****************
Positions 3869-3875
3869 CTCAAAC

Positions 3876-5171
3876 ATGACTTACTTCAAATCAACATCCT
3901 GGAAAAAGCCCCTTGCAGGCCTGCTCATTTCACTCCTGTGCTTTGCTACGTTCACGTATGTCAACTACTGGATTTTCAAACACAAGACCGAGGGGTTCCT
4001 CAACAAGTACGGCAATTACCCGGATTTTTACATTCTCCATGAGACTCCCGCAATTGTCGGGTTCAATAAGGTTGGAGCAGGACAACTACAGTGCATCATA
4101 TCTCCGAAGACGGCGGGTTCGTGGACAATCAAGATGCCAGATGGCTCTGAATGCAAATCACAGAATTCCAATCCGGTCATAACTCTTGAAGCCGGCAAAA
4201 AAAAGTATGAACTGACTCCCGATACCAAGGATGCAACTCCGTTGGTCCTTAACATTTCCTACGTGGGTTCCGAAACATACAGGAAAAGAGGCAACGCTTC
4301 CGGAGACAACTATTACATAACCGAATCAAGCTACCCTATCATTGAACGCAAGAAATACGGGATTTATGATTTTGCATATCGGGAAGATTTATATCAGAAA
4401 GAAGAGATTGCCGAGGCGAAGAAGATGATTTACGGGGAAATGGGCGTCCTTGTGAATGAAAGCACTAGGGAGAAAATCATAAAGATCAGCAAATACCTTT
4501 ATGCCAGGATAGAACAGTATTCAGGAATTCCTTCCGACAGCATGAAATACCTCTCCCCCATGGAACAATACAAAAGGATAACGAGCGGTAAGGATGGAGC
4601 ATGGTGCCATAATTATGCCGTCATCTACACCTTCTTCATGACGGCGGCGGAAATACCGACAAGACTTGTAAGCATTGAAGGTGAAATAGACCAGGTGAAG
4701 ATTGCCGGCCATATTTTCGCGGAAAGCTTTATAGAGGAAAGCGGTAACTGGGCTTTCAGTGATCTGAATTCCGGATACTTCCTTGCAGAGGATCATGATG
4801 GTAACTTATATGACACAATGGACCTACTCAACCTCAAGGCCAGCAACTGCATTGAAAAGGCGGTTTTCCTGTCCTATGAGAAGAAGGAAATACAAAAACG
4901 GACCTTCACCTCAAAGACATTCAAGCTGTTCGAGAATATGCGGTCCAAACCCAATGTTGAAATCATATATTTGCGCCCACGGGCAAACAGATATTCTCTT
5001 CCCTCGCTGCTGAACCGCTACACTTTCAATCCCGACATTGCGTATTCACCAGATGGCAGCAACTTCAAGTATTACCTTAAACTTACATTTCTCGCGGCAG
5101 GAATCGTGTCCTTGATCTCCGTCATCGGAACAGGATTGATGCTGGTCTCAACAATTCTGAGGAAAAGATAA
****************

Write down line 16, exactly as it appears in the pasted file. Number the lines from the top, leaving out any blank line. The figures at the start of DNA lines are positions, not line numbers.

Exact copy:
5001 CCCTCGCTGCTGAACCGCTACACTTTCAATCCCGACATTGCGTATTCACCAGATGGCAGCAACTTCAAGTATTACCTTAAACTTACATTTCTCGCGGCAG